Hazard

Using a Proxy API for Web Development June 11, 2018

A couple years ago I worked on a website whose backend API was still under construction. To fill in the gaps, I created a proxy API that sat between the web client and API. For completed endpoints, it would forward requests to the real API, and for endpoints that didn’t exist yet, it would generate fake data. I’ve moved on to other projects since then, but I’ve continued to make a proxy API part of my development architecture. Here are a few ways I’ve used a Clojure Ring server in my daily workflow.

Generating data. I’ve written before about creating a fuzzing API using Clojure’s test.check library. This isn’t as necessary when working on a mature API where data is always available, but it can occasionally be useful to add to existing data. For instance, you can inject fake data into lists to test pagination.

Modifying responses. Even when you have data, it can be inconvenient to get the database into a state that exercises edge cases. With a proxy API, you can manipulate responses from the real API without bothering the underlying database, testing the effects of extreme values (such as zero) or scenarios that don’t make sense (like having completed 10 out of 5 items).

Delaying responses. HTTP calls to a local API are often much faster than the same calls in production. Network latency is better locally, dev machines may be faster than cloud instances, and testing databases are smaller. Consequently, developers may never see their application’s loading states. I’ve sometimes used a proxy API to artificially delay responses so I can simulate a more real-world app experience. Random delays can also uncover race conditions in the UI.

Preventing requests. You may have need to prevent certain requests from ever hitting your local API. For instance, the client may poll an API endpoint that’s very expensive or that needs special configuration to work locally. It’s easy to intercept these requests and never forward them to your local API.

Querying requests and responses. While API logs may document what URLs are being hit and what the HTTP response codes are, it can be difficult to get a closer look at the requests and responses without inserting ad hoc logging statements into the codebase. I’ve added some Ring middleware to my proxy API that saves the last 20 requests and their responses. When trying to figure out why the API is returning unexpected results, I can filter to the specific request and response to verify my assumptions about what’s being asked and answered, helping me quickly identify whether the problem is client-side or server-side. This technique tightens the debugging loop, as you don’t have to find the particular place or places in the code to add logging, nor do you have to wait for a server restart.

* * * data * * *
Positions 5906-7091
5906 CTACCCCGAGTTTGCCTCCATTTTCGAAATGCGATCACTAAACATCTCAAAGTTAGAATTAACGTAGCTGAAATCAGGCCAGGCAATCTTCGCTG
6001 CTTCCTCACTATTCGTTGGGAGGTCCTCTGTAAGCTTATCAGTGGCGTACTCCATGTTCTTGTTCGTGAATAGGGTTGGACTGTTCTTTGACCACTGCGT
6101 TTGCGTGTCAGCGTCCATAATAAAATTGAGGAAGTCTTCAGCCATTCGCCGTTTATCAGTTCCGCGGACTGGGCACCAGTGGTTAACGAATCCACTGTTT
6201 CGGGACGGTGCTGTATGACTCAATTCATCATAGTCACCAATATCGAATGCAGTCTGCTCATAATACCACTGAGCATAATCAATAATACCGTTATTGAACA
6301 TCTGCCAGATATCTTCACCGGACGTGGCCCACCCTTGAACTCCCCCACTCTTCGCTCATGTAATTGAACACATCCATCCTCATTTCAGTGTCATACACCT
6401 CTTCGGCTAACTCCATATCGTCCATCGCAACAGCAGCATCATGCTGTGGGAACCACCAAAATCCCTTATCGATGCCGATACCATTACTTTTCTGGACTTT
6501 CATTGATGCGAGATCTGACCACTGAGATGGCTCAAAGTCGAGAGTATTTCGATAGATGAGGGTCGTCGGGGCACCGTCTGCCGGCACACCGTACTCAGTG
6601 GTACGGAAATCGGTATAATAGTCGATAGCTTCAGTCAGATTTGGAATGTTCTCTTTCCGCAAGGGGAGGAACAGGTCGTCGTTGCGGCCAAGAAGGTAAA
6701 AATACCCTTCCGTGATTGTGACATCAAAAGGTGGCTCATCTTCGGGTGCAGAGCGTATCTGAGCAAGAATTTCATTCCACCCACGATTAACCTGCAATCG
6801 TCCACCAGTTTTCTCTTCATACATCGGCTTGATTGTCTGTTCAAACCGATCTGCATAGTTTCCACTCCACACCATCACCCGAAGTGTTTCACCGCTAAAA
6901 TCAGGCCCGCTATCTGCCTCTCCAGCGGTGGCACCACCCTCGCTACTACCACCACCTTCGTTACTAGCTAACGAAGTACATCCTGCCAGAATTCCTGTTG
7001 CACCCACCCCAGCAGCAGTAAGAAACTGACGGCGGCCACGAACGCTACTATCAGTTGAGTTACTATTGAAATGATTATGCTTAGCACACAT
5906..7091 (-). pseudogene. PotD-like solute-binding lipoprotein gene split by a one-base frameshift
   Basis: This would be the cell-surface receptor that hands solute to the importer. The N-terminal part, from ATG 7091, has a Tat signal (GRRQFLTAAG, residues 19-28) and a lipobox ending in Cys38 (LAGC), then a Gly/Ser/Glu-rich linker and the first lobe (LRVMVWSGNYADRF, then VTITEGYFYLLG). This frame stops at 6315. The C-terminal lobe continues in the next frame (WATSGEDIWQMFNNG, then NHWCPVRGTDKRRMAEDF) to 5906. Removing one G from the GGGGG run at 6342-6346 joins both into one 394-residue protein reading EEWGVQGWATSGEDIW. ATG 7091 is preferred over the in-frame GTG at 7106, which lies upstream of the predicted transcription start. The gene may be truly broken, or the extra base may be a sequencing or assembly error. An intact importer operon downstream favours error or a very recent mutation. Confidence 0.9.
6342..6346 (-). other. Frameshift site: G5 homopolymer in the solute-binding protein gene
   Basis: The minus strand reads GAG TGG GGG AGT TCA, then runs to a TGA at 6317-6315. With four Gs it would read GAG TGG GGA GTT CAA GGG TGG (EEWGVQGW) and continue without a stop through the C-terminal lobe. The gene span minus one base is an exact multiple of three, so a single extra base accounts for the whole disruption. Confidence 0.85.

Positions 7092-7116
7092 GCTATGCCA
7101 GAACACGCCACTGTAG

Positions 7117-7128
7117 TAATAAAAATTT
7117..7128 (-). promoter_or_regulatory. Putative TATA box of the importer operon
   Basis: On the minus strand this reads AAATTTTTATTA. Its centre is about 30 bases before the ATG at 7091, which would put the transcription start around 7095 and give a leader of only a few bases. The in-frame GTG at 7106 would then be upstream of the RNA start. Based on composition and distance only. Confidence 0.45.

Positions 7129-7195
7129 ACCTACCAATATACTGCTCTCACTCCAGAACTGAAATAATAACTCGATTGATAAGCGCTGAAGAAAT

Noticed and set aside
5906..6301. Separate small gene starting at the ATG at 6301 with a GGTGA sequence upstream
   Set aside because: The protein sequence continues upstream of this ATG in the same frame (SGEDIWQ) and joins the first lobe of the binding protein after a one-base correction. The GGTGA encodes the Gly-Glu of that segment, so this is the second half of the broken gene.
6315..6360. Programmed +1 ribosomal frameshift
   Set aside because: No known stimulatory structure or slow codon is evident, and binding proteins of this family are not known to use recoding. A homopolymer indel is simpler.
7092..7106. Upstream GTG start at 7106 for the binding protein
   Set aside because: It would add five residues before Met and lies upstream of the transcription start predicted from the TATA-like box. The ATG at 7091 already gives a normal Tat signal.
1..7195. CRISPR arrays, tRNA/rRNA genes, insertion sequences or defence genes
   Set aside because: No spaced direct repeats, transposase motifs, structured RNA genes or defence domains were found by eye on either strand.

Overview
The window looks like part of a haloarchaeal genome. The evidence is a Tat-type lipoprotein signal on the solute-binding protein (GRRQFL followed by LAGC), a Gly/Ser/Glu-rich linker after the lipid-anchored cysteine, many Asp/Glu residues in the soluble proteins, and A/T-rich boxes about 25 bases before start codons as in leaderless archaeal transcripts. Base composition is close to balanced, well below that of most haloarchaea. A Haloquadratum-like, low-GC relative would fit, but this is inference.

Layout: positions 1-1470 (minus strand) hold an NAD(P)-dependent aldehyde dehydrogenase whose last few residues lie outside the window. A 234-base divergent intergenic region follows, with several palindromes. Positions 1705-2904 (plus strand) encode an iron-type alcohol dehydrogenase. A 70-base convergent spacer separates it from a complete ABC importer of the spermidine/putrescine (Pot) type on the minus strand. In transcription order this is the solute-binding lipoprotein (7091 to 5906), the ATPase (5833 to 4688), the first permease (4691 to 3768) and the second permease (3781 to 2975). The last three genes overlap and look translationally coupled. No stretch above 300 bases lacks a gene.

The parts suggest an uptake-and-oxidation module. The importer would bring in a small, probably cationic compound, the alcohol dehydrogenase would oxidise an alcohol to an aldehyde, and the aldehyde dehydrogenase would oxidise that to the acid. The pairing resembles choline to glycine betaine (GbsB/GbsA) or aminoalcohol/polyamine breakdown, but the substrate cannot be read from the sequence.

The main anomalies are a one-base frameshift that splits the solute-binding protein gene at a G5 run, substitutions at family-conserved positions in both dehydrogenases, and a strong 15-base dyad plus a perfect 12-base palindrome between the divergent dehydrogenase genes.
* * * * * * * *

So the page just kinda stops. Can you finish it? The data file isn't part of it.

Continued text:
Taking action beyond the application. Since a proxy API is part of a development architecture, you can integrate it with your other development tools. For instance, I’ve configured mine to detect when the real API returns an Internal Server Error with a stack trace, in which case it parses the stack trace and opens my editor to the site of the exception. It’s a small change, but by never having to load the filename and line number into my working memory, my mind is free to focus on the actual problem.

Experience has taught me the usefulness of having a server that wraps the application’s true API. It’s like a Swiss Army knife, small but flexible. Clojure specifically is a big help here, as I can make changes to the proxy without losing accumulated data, such as the log of recent requests and responses.

If you have other development tooling you’d recommend, I’d love to hear about them on Twitter or by email .